City vs. Country City Dwellers May Not Be Greener than their Rural and Suburban Counterparts After All
City dwellers have long been thought to have smaller carbon footprints than rural residents. After all, they use cars less, live in (mostly) smaller spaces and are usually lawn-free. But researchers at Aalto University in Finland looked closer and discovered that people’s carbon emissions in a city are practically the same as in rural areas.
By using a new hybrid lifecycle analysis approach, researchers Jukka Heinonen and Seppo Junnila quantified carbon emissions by looking at production, monetary transactions and consumption statistics. Unlike previous studies, the analysis included the impact of the things people buy and use. For example, the carbon emissions from a flat-screen TV would be added to the consumer’s footprint—not to the plant that produced it.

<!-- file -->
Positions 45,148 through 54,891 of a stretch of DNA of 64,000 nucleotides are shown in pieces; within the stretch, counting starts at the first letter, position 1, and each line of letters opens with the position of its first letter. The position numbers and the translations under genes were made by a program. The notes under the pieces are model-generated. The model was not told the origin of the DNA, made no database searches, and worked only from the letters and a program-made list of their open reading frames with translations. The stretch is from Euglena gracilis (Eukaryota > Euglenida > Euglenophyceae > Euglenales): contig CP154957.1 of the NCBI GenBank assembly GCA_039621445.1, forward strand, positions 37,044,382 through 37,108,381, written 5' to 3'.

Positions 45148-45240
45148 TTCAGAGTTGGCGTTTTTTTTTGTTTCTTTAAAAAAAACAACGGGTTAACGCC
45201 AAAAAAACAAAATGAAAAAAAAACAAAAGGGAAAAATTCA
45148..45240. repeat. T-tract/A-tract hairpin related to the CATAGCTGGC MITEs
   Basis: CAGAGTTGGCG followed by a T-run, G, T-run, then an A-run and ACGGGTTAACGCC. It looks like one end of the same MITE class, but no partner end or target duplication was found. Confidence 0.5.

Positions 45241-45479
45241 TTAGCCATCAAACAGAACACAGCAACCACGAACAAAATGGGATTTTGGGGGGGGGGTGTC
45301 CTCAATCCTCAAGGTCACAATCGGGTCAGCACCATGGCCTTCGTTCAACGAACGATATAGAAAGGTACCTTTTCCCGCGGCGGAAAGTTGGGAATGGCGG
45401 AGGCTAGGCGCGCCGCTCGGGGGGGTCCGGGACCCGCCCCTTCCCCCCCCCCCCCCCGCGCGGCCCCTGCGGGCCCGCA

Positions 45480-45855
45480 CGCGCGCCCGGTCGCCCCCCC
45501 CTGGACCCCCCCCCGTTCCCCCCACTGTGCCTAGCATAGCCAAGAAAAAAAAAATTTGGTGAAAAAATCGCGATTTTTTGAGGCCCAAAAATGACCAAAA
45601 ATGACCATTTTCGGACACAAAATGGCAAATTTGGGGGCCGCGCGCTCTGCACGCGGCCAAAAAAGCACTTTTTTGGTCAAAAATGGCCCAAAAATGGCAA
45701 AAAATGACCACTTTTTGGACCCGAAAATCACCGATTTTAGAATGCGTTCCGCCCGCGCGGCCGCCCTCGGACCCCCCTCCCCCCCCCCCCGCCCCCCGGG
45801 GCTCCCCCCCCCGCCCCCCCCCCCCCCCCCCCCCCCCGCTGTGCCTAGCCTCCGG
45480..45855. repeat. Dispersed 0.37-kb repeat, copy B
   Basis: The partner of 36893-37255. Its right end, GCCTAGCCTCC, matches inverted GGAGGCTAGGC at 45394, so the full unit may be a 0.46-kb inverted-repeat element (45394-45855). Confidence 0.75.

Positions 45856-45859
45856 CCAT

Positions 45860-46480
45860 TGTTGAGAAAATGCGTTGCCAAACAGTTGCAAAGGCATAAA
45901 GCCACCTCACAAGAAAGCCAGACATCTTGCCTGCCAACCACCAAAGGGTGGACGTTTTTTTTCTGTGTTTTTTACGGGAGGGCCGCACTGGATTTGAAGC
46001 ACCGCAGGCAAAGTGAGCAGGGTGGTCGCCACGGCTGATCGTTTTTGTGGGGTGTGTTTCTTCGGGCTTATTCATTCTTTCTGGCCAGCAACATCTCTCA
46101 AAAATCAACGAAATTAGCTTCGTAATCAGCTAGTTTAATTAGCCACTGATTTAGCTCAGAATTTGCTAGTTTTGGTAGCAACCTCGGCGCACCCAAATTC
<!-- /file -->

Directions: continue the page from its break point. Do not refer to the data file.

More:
A report published in 2009 by the International Institute for Environment and Development International Institute for Environment and Development tracked only the emissions emitted directly by a city, rather than those generated by the production of goods consumed by its residents. According to the report, New York City emitted more than 58.3 million tons of carbon dioxide in 2005, around 7.1 tons per person. Meanwhile, U.S. per capita levels were more than triple that—at 23.9 tons in 2004, putting NYC residents well below the country’s average.
But Heinonen and Junnila’s study found that carbon consumption is directly linked to income and consumption habits, not where you live. “It is evident from the data that income levels are higher in larger and more dense urban areas, and together with better availability of goods and services, those areas have higher emissions,” Heinonen explained. “If someone moves away from a large city, their consumption habits don’t necessarily change.”